The Kindness of Strangers
“I have alway depended on the kindness of strangers!” says Blanche DuBois in her final scene in “Streetcar Named Desire”. I will tell you, I rarely have, and either out of distrust, insecurity or some misplaced bias and fear, I have always relied on myself or a close loved one to get out of a jam.
Then the other day, while alone in my rental car, ahead of the rest of my family by a couple hours, as we caravanned our daughter back to school for her final year, I got lost deep in a section of North Carolina with no commercial activity, amidst sparsely populated farmland. And then my phone died, and my charger was incompatible with my rental car. I was desperate.
Suddenly, almost providentially, a sad little convenient store/gas station appeared amidst the rural wasteland. It looked to be open, if the lighted sign advertising boiled peanuts and lottery tickets was any indication. So I took a deep breath, parked my car and went inside, not knowing if I would find solutions within.
The solitary middle aged Indian woman behind the counter greeted me with a smile, and immediately I felt safe. I told her I needed help, and asked if I could borrow an outlet to charge my phone. She took my arm, shuffled me to the front of the store, where an extension cord hung over the single dilapidated restaurant booth, packed with scratch off lottery tickets, and stained with dried condiments and boiled peanut remnants. I plugged my charger into the one remaining outlet, purchased a soda, sat down and waited for me phone to charge.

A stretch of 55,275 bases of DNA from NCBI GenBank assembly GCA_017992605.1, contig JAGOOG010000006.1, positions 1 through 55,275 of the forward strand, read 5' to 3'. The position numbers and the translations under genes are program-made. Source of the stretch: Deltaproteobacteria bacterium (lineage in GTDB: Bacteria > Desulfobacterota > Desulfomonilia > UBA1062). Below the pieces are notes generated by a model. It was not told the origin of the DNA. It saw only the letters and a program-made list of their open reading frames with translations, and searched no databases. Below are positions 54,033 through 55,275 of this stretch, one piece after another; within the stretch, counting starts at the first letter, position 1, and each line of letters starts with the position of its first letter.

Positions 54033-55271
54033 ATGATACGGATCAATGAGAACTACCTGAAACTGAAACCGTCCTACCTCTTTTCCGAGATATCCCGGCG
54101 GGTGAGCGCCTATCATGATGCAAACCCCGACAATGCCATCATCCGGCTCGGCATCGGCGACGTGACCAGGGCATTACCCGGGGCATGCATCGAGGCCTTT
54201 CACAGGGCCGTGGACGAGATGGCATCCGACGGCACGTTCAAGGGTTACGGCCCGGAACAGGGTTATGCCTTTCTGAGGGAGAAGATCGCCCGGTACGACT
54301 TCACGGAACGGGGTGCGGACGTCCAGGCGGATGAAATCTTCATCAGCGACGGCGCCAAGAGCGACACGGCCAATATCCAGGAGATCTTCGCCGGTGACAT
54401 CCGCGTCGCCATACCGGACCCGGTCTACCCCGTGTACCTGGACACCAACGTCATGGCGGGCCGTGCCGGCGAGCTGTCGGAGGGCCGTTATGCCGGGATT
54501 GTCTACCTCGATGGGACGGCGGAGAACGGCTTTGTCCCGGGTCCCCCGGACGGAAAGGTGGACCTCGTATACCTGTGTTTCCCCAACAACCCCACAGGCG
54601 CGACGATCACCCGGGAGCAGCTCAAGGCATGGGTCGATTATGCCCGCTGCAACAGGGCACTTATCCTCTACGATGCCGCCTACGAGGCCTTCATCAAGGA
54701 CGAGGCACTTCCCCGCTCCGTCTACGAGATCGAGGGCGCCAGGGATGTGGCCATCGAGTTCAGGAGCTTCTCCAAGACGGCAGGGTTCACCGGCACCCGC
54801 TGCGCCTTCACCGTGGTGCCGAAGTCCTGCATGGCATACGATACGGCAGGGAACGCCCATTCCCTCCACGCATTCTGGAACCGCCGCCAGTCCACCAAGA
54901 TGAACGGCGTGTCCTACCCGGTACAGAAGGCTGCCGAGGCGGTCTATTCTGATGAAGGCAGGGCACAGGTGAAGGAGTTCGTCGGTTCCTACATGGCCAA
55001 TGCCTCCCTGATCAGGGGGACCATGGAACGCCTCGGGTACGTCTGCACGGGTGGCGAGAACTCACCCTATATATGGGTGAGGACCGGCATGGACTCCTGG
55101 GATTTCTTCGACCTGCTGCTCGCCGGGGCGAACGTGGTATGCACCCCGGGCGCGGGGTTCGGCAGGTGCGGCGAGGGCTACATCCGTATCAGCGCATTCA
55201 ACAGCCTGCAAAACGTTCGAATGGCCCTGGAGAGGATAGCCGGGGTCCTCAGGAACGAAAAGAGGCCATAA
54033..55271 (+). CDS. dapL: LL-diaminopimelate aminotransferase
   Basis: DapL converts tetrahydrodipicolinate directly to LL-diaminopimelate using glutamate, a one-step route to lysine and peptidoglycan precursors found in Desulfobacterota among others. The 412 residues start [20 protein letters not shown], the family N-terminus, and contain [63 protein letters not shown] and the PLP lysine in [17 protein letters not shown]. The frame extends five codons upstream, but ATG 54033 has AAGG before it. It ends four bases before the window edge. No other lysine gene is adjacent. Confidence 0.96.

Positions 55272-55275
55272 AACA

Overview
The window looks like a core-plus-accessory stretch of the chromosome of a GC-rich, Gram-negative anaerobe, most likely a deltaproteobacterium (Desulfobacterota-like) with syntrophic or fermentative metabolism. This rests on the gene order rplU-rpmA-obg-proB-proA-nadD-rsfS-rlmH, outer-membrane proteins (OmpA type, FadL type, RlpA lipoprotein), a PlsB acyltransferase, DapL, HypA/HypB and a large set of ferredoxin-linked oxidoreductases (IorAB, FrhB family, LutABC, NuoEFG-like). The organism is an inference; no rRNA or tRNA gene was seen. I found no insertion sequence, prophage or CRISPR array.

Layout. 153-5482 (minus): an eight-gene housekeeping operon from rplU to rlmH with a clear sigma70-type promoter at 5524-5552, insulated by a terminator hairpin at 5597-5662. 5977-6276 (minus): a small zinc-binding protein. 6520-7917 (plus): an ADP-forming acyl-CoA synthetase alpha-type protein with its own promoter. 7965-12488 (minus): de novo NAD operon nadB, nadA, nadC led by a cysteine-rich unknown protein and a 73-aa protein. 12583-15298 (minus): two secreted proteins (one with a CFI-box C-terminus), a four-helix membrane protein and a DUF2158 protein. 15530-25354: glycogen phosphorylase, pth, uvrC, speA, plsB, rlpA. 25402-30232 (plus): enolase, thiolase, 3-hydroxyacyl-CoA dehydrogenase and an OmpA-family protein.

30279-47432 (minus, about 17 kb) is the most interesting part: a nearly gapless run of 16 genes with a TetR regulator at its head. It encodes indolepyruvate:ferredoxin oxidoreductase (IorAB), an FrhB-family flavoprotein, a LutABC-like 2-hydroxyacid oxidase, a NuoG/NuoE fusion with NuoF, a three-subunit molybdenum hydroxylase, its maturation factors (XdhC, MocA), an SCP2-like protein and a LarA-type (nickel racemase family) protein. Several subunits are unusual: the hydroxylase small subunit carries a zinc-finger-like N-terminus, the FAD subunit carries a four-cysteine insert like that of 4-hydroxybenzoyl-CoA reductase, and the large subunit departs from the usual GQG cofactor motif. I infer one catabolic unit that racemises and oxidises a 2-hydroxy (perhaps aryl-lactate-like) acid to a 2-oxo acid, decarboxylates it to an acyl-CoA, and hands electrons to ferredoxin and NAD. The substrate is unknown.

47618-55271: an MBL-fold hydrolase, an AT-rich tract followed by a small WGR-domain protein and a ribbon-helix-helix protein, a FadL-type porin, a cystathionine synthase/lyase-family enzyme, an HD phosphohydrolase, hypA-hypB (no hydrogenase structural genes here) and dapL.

During the 45 minutes or so I waited, we bonded - this kind proprietor and me - from worlds apart and living in completely discordant universes. I learned that she loved working Sundays because staying home was boring, and she learned that this was the last year we would be bringing our daughter back to school from Florida to North Carolina. She smiled, with an occasional cackling laugh, and I relaxed knowing that I was not as desperate as I had felt only moments before.
My friends, during these tumultuous times, rest assured that there are people out there who are willing to connect and help us, simply because we need help, and they have the means. Hopefully, when the tables are turned, we will be there for them as well.
Dr. John Monaco